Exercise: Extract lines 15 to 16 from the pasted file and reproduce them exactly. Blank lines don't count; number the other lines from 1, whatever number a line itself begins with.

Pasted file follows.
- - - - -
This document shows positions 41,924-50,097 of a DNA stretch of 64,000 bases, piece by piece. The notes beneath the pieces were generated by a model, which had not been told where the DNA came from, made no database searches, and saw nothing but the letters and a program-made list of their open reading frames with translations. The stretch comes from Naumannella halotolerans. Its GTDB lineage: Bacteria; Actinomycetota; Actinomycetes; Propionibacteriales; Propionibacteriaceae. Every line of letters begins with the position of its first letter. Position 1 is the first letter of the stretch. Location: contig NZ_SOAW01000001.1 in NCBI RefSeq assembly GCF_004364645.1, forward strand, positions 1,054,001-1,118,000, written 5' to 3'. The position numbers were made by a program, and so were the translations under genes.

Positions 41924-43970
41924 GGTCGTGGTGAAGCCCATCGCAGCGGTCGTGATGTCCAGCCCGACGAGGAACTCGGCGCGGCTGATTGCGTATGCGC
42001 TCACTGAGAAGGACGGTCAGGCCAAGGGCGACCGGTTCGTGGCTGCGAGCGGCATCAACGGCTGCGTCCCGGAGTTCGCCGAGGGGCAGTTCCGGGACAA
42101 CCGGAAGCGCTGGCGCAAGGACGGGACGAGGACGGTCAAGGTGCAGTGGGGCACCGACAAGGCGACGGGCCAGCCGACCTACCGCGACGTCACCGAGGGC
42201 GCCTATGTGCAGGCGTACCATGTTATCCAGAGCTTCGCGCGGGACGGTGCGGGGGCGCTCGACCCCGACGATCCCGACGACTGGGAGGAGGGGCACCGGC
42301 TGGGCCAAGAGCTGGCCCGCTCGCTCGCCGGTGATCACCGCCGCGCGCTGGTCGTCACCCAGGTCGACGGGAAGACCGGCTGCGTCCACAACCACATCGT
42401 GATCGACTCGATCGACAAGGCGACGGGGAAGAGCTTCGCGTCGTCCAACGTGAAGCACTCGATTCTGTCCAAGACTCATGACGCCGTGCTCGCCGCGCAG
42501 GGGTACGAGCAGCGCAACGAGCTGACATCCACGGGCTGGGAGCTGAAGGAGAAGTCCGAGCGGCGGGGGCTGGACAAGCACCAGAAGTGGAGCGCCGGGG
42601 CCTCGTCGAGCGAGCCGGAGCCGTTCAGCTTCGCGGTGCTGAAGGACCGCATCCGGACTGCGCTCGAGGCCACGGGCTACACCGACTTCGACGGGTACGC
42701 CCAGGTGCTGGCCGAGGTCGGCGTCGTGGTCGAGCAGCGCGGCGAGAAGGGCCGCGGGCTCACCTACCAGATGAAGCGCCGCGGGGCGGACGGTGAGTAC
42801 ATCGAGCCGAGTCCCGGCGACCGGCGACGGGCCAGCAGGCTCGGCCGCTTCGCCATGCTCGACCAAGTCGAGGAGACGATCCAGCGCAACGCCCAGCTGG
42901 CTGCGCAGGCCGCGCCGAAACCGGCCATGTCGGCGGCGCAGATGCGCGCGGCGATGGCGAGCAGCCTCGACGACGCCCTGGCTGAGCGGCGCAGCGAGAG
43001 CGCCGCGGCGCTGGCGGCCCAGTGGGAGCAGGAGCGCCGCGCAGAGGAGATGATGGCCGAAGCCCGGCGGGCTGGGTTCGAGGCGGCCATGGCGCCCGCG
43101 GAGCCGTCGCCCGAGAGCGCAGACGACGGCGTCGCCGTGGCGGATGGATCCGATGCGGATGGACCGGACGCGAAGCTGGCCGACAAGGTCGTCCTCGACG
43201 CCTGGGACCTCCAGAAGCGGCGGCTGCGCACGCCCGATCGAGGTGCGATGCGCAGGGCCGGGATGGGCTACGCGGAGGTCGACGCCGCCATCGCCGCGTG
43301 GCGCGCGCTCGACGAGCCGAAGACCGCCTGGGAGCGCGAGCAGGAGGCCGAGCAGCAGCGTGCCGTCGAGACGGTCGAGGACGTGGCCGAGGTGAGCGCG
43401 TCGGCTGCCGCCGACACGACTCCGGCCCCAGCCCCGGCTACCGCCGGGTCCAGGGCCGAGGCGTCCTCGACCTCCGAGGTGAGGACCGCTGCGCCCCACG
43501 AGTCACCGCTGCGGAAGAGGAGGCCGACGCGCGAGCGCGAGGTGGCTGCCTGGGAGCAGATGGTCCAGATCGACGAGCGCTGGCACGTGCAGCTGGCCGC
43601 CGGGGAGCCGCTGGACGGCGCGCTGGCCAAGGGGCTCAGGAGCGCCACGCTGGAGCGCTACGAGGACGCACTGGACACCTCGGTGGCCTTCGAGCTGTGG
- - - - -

43101 GAGCCGTCGCCCGAGAGCGCAGACGACGGCGTCGCCGTGGCGGATGGATCCGATGCGGATGGACCGGACGCGAAGCTGGCCGACAAGGTCGTCCTCGACG
43201 CCTGGGACCTCCAGAAGCGGCGGCTGCGCACGCCCGATCGAGGTGCGATGCGCAGGGCCGGGATGGGCTACGCGGAGGTCGACGCCGCCATCGCCGCGTG